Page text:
Supplies — Examination of Stores — Immense Dosses of the Citizens
of Chambersburg — Printing done for the Confederates — Shrewd
Financiering — Occupation of Shirk's Hill and Cannon Planted —
Stewart's Brigade of Infantry marches from Greencastle to McCon-
nellsburg — Battle of North Mountain — Undue Importance Attached
to this Affair — Hill's and Dongstreet's Corps cross the Potomac
and Advance down the Valley — Confederate Court-Martial — Addi-
tional Requisitions for Supplies — Passage of Johnson's Division —
General Early visits Ewell near Chambersburg — Method of Send-
ing Information to the Authorities at Harrisburg — Perilous Escape
of some of our Dispatch Bearers — Arrival of Hill's Corps — De-
scription of General Hill — Dee and his Staff in the Public Square

— Council between Lee and Hill — Immense Importance of this
Council — A Historic Scene — Eagerness to see which way the Con-
federate Commander and his Staff would take — Turns Eastward —



Immediate Dispatch of this Fa<5t to Harrisburg — Benjamin S.
Huber, the Heroic Dispatch Bearer — Interesting Account of his
Trip — Closeted with the Governor of Pennsylvania and the Mili-
tary Authorities — Dee's whereabouts known at Washington early
in the day following his Entrance into Chambersburg — Descrip-
tion of General Lee and his Brilliant Staff — British Officers with
the Grand Cavalcade — Lee makes his Head-Ouarters upon the
Eastern Outskirts of Chambersburg — Destruction of Hon. Thad-
deus Stevens' Iron Works by General Early — Early crosses the
South Mountain and marches upon Gettysburg — Requisitions upon
Gettysburg — General Imboden crosses the Potomac and Enters
Pennsylvania — Plundering by the Way — Jenkins' Cavalry pass
through Carlisle — Falling Back of the Federal Troops under Gen-
eral Knipe — Arrival of Longstreet's Corps — General Order by Dee

— Humanity of the Confederate Chieftain — Commendable Behavior
of the Confederates — Lee's Orders generally Observed — A few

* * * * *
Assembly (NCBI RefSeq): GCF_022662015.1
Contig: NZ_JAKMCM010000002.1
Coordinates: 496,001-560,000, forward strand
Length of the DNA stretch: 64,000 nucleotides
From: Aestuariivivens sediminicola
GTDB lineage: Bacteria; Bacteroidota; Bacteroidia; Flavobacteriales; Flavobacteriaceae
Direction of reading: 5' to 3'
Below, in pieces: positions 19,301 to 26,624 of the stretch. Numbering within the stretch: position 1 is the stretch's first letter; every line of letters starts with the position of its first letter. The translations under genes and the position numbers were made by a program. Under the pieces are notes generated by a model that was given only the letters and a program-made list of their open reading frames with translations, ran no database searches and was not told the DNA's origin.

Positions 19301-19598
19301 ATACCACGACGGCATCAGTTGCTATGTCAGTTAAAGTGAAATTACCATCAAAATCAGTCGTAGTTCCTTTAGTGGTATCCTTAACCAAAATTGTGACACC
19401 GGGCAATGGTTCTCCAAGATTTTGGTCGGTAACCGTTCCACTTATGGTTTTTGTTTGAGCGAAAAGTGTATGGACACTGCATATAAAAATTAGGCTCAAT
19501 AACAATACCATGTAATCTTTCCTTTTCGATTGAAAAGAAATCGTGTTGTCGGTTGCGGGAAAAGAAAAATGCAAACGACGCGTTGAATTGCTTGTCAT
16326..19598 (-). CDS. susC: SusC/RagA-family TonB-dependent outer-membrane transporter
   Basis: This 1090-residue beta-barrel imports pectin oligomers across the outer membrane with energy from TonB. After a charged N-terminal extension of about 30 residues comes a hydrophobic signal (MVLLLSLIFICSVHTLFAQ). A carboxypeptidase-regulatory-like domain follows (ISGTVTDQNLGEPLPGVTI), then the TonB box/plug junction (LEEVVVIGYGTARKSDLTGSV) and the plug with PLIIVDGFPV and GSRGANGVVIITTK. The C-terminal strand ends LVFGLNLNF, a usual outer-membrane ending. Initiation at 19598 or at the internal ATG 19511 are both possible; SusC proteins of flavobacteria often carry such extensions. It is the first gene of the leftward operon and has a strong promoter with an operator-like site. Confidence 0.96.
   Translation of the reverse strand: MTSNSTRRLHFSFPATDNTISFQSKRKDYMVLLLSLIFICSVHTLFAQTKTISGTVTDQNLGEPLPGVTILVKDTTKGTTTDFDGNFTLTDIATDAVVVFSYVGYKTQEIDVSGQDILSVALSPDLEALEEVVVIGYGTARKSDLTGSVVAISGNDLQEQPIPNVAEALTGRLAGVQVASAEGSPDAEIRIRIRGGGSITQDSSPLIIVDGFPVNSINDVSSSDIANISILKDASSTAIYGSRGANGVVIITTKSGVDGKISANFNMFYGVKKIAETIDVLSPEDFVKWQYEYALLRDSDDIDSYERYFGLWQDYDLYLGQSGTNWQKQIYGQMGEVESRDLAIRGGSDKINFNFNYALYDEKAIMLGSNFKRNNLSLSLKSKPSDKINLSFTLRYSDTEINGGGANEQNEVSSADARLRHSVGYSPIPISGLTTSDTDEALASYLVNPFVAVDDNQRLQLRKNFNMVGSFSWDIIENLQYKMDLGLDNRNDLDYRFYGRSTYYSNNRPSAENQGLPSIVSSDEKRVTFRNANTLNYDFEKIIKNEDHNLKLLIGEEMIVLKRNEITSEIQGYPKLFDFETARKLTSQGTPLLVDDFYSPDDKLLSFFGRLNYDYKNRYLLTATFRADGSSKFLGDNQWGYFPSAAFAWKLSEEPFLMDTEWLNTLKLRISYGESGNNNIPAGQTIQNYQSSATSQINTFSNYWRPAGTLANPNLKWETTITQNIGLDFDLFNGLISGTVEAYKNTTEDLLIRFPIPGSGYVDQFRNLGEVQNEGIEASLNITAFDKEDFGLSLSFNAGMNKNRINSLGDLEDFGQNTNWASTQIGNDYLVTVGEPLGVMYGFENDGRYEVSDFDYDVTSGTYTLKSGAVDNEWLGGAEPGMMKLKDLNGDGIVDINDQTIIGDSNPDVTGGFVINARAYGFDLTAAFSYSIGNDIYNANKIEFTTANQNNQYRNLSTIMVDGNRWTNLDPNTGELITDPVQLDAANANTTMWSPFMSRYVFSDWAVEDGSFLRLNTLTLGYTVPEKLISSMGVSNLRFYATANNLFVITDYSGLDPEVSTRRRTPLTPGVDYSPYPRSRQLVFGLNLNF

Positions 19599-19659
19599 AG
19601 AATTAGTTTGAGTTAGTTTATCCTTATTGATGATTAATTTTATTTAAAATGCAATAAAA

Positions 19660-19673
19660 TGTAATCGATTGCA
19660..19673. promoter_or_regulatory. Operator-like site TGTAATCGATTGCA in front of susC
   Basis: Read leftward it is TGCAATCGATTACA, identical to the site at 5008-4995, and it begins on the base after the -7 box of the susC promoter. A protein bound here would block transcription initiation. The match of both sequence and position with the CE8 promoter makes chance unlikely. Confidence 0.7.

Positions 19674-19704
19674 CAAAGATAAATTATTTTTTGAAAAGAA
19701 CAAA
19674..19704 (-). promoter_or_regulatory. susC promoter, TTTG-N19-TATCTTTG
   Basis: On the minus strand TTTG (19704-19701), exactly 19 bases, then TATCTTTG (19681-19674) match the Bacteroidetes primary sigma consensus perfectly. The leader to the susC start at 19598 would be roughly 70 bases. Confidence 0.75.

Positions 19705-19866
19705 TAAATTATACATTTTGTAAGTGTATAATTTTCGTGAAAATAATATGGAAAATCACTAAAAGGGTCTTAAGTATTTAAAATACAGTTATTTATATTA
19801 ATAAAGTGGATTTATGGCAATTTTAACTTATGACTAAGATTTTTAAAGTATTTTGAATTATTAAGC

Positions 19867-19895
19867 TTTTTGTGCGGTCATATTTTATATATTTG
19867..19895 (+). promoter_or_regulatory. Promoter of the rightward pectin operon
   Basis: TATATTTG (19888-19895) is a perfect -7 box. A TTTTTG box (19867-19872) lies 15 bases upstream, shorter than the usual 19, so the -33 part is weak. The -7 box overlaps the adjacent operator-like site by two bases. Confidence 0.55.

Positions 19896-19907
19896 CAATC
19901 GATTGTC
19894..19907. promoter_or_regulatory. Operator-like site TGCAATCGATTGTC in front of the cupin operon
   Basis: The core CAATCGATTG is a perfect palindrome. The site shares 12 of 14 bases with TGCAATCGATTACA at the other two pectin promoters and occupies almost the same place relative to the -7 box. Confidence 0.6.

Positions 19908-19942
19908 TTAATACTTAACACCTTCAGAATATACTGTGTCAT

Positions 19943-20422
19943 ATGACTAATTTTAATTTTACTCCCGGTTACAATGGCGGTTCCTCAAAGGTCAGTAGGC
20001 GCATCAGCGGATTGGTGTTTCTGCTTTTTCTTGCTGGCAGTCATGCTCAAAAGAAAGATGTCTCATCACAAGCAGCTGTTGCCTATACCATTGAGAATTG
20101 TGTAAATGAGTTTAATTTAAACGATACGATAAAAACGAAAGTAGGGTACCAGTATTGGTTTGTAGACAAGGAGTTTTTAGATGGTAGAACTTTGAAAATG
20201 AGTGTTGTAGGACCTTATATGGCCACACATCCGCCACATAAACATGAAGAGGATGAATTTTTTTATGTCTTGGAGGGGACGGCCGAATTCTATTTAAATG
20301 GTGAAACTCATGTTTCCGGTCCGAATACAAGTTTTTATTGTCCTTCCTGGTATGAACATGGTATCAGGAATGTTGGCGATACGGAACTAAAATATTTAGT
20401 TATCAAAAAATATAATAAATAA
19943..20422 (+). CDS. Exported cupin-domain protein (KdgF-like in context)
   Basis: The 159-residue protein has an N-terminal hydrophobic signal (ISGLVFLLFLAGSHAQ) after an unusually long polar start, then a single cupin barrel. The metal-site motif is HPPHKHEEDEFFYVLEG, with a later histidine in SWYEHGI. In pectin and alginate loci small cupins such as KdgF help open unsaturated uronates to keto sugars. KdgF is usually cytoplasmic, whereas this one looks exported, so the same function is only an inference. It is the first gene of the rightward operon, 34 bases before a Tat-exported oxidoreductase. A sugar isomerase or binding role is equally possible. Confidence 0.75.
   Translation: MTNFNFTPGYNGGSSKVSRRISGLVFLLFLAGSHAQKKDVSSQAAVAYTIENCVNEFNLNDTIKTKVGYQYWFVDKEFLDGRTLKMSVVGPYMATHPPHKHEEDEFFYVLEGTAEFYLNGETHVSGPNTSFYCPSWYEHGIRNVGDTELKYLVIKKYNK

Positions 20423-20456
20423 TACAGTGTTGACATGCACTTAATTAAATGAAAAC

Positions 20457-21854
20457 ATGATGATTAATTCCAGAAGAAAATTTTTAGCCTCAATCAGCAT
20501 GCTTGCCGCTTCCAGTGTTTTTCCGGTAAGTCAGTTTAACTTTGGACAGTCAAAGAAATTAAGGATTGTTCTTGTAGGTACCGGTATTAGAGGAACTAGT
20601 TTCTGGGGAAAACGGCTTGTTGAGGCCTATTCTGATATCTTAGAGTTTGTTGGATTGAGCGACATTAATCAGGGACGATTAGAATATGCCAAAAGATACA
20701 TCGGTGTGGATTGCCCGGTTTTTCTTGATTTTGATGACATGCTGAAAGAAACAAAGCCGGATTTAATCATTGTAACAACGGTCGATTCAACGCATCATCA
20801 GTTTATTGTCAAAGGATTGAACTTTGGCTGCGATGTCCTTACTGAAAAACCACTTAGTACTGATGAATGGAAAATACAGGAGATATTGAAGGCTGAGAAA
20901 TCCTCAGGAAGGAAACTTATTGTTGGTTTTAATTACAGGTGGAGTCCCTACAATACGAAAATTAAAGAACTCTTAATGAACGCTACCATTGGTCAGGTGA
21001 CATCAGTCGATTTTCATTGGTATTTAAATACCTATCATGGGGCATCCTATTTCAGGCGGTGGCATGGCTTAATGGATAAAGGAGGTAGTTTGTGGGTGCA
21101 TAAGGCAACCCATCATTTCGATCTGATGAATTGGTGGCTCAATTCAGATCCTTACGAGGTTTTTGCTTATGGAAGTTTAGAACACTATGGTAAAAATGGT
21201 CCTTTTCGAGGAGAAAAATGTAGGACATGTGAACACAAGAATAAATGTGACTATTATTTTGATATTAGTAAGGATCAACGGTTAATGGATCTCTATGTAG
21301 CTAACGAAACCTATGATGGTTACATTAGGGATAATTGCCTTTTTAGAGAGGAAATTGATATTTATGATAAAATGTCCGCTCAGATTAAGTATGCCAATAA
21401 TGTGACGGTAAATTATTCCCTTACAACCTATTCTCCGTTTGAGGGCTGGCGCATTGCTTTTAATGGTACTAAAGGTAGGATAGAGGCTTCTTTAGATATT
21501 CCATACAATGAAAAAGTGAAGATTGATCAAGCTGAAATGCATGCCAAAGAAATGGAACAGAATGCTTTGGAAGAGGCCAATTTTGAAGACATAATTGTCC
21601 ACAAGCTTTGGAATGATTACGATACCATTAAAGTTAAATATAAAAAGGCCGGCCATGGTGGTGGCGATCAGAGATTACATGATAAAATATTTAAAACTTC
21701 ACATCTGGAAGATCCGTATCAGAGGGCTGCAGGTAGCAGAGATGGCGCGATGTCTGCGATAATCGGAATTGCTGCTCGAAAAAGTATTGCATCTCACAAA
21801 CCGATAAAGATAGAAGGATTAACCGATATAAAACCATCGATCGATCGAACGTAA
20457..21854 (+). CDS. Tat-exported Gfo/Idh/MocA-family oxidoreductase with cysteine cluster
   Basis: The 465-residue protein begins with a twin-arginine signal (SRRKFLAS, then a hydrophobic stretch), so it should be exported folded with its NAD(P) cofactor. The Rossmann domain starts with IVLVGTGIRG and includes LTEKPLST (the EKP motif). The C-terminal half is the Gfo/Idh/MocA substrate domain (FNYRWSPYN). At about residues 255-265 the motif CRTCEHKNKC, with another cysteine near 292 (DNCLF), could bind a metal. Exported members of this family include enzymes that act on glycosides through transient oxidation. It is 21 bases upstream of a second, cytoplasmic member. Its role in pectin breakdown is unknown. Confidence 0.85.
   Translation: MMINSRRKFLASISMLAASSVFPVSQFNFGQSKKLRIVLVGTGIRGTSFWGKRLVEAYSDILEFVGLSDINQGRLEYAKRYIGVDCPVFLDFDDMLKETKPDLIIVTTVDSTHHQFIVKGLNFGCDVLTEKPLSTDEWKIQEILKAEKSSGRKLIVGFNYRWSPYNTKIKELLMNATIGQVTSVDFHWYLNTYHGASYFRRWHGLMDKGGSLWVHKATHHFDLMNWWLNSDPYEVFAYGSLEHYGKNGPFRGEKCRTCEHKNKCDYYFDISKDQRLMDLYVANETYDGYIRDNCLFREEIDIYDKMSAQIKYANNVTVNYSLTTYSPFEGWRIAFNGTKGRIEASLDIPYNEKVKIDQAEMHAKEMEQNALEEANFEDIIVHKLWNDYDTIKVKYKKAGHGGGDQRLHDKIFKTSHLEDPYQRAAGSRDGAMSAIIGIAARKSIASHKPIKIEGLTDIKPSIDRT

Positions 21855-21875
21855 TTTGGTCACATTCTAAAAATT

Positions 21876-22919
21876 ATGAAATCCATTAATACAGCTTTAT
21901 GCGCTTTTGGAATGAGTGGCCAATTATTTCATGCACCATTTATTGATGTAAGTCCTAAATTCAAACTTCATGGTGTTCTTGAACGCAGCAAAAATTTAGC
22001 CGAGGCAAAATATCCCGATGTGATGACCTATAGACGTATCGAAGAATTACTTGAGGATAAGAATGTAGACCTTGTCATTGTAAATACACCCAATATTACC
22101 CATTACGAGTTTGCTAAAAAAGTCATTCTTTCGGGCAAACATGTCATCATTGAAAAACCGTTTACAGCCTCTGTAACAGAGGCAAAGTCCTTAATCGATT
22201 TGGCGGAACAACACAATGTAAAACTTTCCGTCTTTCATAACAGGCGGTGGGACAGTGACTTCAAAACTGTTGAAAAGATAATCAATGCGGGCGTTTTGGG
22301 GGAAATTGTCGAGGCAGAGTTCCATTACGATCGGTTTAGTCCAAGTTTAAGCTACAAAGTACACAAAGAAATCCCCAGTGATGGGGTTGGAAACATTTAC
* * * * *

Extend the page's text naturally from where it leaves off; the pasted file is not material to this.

Outrages only by Stragglers — Citizens Caught in out of the way
places Robbed — Hats, Boots, and Watches taken — Mr. Strife Mur-
dered and his body Secreted — Scouring the Country for Supplies

— Precautionary Measures in some Localities — Mountain Passes
Fortified by the Farmers to Secure their Horses — Brilliant Dash
by Captain Dahlgreen upon the Confederate Communications at
Greencastle — Prisoners and Confederate Mail Captured and Hur-
ried Across the Mountain to the Union Head-Quarters — Rodes' In-
fantry passes through Carlisle — Requisitions upon Mechanicsburg
by General Jenkins — Early's Division Enters York — Requisitions
made upon the Town — A ransom of One Hundred Thousand Dol-
lars Demanded — Part of this Amount Paid Over — Insolent Order,
or Address to the People — General Gordon with his Brigade Ad-
vances to Wrightsville on the Susquehanna — Object of this Move-
ment — Immense Importance of Preventing the Confederates from
Seizing the Columbia Bridge crossing the River at that place —
Hurried Concentration of Militia under Colonel Frick — Breast-
works thrown up on the Western Bank of the River — Resistance
made at this Place — Threatened to be out-flanked, the small Federal
force Recrosses the River to Columbia — Order from General Couch
to Destroy the Bridge when it could no longer be held — The Torch
Applied — Official Account by Colonel Frick — An Unusual Sun-
day's Occurrence in Chambersburg — Breaking Open of Stores and
Cellars — Colonel Freemantle's Account of this Day's Work —
Disposition of Confederate Scrip — Another Clerical Financier —
Visit to General Lee in his Camp by Mrs. Ellen McClellan — Inter-
esting Account of the Interview — Skirmish at Oyster's Point —



Collision between Federal Cavalry and part of Imboden's force

upon the North Mountain — Defeat of Confederate Cavalry in Mc-
Connellsburg by Captain Jones — Ignominious Flight of Pennsyl-
vania Militia — Heth's Division of Hill's Corps crosses the South
Mountain and Encamps about Cashtown — Advance of the Divis-